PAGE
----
1. Shielding Materials

Another way to protect aerospace and defense electronics from radiation is through the use of shielding materials. These materials are designed to absorb or deflect radiation, preventing it from reaching the electronic components. Common materials used for shielding include lead, tungsten, and boron. These materials can be used in the construction of spacecraft or in the design of electronic components themselves.

  1. Active Shielding

Active shielding is a newer technology that uses magnetic fields to protect electronic components from radiation. This involves creating a magnetic field around the electronic component that deflects charged particles away. Active shielding can be more effective than passive shielding materials, but it requires more power and is still in the experimental stage.

  1. Radiation Detection and Mitigation

Another important aspect of radiation protection for aerospace and defense electronics is radiation detection and mitigation. This involves monitoring the levels of radiation and taking steps to mitigate its effects. For example, if a radiation spike is detected, the spacecraft can be maneuvered to shield the electronic components from the radiation.

  1. Radiation Hardened Processing

Finally, another technology used for radiation protection is radiation-hardened processing. This involves using specialized processors that are designed to operate in high-radiation environments. These processors are designed to be more robust and can withstand higher levels of radiation than standard processors.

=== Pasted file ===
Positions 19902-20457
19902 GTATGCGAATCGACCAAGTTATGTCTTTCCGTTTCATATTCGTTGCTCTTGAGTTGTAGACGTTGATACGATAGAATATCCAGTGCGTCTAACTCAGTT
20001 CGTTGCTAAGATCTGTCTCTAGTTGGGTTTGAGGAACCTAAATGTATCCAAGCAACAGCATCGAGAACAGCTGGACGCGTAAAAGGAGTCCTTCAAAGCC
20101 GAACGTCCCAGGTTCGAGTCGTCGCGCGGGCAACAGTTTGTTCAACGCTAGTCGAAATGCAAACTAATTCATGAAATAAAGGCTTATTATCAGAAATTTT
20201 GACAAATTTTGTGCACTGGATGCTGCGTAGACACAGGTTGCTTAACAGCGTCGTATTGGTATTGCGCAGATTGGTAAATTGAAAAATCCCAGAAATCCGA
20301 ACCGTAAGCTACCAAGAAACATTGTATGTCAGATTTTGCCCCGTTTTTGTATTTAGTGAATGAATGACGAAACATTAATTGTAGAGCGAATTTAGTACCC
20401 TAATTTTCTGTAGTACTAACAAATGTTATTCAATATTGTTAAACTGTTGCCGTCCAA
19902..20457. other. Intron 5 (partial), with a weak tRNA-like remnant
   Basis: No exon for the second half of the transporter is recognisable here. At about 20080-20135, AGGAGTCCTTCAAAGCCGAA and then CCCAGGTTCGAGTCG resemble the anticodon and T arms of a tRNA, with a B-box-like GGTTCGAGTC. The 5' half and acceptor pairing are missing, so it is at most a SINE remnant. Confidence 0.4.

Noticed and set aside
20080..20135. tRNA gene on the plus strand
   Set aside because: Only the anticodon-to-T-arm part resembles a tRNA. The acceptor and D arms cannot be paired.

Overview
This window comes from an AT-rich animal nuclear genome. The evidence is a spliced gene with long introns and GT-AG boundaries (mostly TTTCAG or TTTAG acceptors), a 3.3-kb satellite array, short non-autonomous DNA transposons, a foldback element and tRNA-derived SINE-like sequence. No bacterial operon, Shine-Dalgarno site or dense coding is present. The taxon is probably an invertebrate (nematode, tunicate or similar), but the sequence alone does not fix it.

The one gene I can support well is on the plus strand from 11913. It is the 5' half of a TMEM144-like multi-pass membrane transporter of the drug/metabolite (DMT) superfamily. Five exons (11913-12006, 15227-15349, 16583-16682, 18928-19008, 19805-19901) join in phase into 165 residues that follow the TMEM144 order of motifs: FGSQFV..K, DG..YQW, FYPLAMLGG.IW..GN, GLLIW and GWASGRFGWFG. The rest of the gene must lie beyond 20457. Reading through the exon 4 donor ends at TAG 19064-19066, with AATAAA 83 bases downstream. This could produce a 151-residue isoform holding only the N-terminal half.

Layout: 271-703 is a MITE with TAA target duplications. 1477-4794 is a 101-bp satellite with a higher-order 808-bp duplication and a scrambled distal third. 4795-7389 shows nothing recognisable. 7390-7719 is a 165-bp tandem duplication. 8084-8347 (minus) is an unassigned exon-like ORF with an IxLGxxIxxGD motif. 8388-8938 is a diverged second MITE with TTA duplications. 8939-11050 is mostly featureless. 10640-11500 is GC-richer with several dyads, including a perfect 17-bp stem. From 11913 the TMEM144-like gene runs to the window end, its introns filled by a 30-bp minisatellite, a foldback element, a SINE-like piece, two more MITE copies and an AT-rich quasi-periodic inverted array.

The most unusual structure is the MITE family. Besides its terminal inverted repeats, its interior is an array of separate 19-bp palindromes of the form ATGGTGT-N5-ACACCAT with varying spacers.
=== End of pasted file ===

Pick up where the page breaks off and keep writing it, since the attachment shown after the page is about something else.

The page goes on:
There are other ways of dealing with space radiation, ranging from redundant subsystems, selective shielding, and upscreening commercial off-the-shelf (COTS) electronics for enhanced reliability.

  • Redundancy: Redundancy is a design approach that uses multiple copies of electronic components. If one component is damaged by radiation, another component can take its place.
  • Error-checking: Error-checking is a software technique that can detect and correct errors caused by radiation.



The best radiation shielding technology for a particular application will depend on a number of factors, including the type of radiation, the distance from Earth, and the cost and weight constraints.

Here are some of the challenges of using radiation shielding technologies in deep space:

  • Weight: Radiation shielding materials are typically very heavy, which can add to the weight of a spacecraft. This can limit the amount of fuel and other payload that can be carried.
  • Cost: Radiation shielding technologies can be expensive to develop and manufacture. This can add to the overall cost of a spacecraft mission.
  • Complexity: Radiation shielding technologies can be complex to design and install. This can add to the risk of errors during the development and construction of a spacecraft.

Despite the challenges, radiation shielding technologies are essential for protecting electronic components in deep space. By using these technologies, spacecraft can be designed to withstand the harsh radiation environment of deep space and complete their missions successfully.